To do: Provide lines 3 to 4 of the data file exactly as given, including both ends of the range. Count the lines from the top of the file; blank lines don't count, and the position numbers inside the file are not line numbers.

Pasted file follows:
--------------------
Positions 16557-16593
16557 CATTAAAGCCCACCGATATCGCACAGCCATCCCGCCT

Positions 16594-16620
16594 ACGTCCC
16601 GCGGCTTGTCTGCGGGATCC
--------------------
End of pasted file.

Positions 16594-16620
16594 ACGTCCC